La Palma y El Tucan, Colombia
Region: Cundinamarca, Colombia
Farm: La Palma y El Tucan
Producer: Hector Arias - Neighbors & Crops
Process: Lactic fermentation
Altitude: 1400 - 1800 masl
Cupping score: 88
CUPPING NOTES: Hibiscus, Strawberry, Blackberry, Clementine, Vanilla, Sweet and Creamy.
Back in 2019 Daniel visited La Palma y El Tucan for the first time, and he was mesmerized by the farm’s approach to the coffee processing and theirs completely sustainable system that produces some of the highest scoring coffees in the world.
La Palma is one of the farms that holds a special place in Daniel’s heart and he’s very much looking forward to going back to visit them.
Read the full story below:
Meet the farmer
La Palma y El Tucán is a stunning farm, mill, and coffee eco-tourism destination tucked in the mountains of Zipacon, Cundinamarca, at 1600 masl, about two hours drive away from Bogota. It’s set in a unique microclimate that is cloudy and damp 50% of the day.
La Palma y El Tucán was founded by Felipe Sardi and Elisa María Madriñan, two pioneers of the coffee producing in Colombia.
The farm’s name comes from two rare species they discovered cohabitating on their land when they purchased the farm: The Emerald Tucan and the endangered Wax Palm and indicates the concept at the core of their operations: symbiosis, where actions are mutually beneficial. The same way that palm trees and toucans exist in a balanced relationship within their habitat, La Palma y El Tucán approaches the coffee ecosystem through sustainable production, innovative processing, and inviting everyone along the supply chain to visit the farm and see for themselves all that a coffee producing environment can be.
Neighbors & Crops program
In 2013 La Palma y El Tucán created a program that allowed them to work with their neighbours to create a sustainable relationship model. The program was created with the hope to revitalize the coffee growing culture of Cundinamarca, by buying and processing exceptional coffee cherries from farmers who would otherwise not have access to the post-harvest infrastructure required to process specialty coffee.
They named the program Neighbors & Crops and since then they have identified more than 200 coffee producers within a 10-kilometer radius to take part.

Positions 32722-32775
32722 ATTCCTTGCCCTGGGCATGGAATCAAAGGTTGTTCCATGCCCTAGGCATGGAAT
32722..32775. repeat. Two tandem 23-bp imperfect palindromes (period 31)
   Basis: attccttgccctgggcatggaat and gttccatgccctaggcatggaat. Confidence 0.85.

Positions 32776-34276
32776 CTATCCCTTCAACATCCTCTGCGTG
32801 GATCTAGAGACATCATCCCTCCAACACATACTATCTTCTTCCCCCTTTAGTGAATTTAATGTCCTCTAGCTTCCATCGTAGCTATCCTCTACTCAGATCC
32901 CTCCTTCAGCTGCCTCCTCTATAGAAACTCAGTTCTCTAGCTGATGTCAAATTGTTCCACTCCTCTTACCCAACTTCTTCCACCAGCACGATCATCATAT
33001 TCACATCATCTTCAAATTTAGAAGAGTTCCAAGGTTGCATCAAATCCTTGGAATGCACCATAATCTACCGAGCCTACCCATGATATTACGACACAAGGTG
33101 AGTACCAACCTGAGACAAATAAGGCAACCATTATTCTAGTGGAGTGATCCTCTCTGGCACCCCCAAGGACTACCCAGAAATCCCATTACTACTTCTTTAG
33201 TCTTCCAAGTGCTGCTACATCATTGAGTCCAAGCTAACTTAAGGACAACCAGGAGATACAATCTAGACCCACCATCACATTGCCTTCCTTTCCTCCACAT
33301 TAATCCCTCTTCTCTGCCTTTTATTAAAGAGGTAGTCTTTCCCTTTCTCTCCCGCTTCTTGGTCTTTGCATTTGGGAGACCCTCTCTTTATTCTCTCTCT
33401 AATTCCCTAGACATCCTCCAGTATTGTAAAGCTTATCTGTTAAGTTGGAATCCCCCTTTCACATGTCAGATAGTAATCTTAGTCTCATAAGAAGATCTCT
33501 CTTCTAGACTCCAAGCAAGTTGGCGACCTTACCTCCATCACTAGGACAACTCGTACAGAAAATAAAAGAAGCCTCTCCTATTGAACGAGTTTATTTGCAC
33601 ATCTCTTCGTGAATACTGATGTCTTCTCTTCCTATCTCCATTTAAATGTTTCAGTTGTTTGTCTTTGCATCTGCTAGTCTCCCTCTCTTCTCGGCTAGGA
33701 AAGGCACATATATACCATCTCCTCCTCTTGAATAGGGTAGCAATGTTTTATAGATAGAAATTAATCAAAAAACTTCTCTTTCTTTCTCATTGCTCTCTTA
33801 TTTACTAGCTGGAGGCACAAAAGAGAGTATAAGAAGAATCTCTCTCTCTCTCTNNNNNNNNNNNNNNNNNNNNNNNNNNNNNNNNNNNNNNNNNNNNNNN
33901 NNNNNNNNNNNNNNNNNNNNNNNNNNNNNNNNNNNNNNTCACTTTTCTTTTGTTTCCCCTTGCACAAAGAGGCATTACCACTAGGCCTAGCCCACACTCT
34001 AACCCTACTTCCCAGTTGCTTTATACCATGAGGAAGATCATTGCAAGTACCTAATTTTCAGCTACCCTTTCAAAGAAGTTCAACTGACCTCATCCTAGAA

These producers are cultivating typical Colombian varieties including Caturra, Castillo, Typica and Bourbon.
La Palma buys cherries directly and transport them to their state-of-the-art facility for processing and experiments with different processing methods in search of the perfect cup. By teaching agronomy, offering training for exceptional harvesting, supplying organic fertilizers to the neighbours, and experimenting with different processing methods La Palma y El Tucán have lifted both the quality of life and quality of coffee in their region. With the younger generations, who don’t see a future in coffee farming, seeking new opportunities in cities like Bogota (often unsuccessful), La Palma y El Tucán believe that for the future generations to continue cultivating coffee, it must make economic sense. La Palma y El Tucán hope to encourage the coffee growers’ children to remain in the region and dedicate themselves to coffee, so therefore the neighbouring families are paid 50% more than the national average for their coffee cherries as well as given additional coffee trees grown at La Palma’s nursery.
In addition to sustaining their community, La Palma y El Tucán are advocates of environment sustainability. The farm’s wet mills run completely on solar power and utilizes an amazing greywater system, they also use a special California red worm that makes organic fertilizer out of coffee pulp waste from the mill. Part of the farm is dedicated to an agroforestry project and the team grow a wide range of crops, like beans, corn, and bananas.
Lactic fermentation is a controlled process that creates an environment allowing for the growth of Lactic Acid Bacteria, an innovative process that La Palma y El Tucán have mastered over the years. They discovered that by controlling the bacteria during this process the flavour and its intensity can also be controlled.
Once the cherries arrive at the mill, they are hand sorted and instead of using a normal tiled tub for fermentation, La Palma puts the cherries in airtight fermentation tanks with limited oxygen for around 70 hours, and keeps the water temperature, sugar and pH level constantly monitored. The bacteria feed on the sugar present in the coffee mucilage, resulting in high concentration of lactic acid. Not only does this create wild tropical cup profiles but also an incredible tactile experience.
After the desired pH is achieved the cherries are removed from the tanks, passed through three levels of quality control before having the skin removed into a depulper. Then the coffee is soaked in clean water to stop the growth of the bacteria, washed to remove the fermented mucilage and then dried for at least 15 days on raised beds.